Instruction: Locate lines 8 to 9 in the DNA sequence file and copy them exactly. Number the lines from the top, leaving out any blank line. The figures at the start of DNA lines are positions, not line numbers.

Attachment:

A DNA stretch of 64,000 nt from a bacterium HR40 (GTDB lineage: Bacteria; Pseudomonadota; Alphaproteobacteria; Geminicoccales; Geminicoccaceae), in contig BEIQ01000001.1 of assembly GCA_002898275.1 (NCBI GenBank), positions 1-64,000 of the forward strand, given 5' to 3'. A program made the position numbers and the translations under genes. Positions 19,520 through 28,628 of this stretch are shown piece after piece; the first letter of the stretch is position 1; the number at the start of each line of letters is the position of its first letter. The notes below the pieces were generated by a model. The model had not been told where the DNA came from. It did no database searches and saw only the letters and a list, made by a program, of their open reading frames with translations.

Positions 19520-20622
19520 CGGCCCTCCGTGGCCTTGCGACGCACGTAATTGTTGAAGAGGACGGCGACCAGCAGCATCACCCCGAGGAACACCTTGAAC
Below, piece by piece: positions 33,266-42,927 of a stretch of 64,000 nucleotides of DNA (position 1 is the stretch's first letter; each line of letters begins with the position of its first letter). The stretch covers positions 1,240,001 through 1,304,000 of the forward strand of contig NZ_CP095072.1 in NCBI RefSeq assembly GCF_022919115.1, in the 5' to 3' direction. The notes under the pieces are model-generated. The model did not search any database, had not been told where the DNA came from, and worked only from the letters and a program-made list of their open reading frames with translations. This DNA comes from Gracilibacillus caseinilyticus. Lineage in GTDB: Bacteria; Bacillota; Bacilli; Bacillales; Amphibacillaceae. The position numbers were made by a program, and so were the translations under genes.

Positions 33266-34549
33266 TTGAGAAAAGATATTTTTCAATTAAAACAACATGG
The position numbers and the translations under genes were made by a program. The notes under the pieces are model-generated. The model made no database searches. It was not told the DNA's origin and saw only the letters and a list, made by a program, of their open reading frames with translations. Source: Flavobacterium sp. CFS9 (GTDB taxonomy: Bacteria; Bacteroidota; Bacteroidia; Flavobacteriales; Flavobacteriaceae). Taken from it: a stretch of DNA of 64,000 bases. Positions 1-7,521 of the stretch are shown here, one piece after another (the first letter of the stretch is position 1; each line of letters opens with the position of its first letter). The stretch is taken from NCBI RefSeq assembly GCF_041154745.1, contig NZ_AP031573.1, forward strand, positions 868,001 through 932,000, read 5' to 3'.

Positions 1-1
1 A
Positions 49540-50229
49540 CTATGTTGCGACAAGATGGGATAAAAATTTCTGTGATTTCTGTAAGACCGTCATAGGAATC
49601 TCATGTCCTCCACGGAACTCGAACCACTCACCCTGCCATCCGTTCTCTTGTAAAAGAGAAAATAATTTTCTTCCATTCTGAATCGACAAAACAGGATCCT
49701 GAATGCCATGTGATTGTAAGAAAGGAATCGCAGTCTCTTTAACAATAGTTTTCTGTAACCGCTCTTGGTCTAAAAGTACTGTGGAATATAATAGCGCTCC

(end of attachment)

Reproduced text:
Positions 1-1
1 A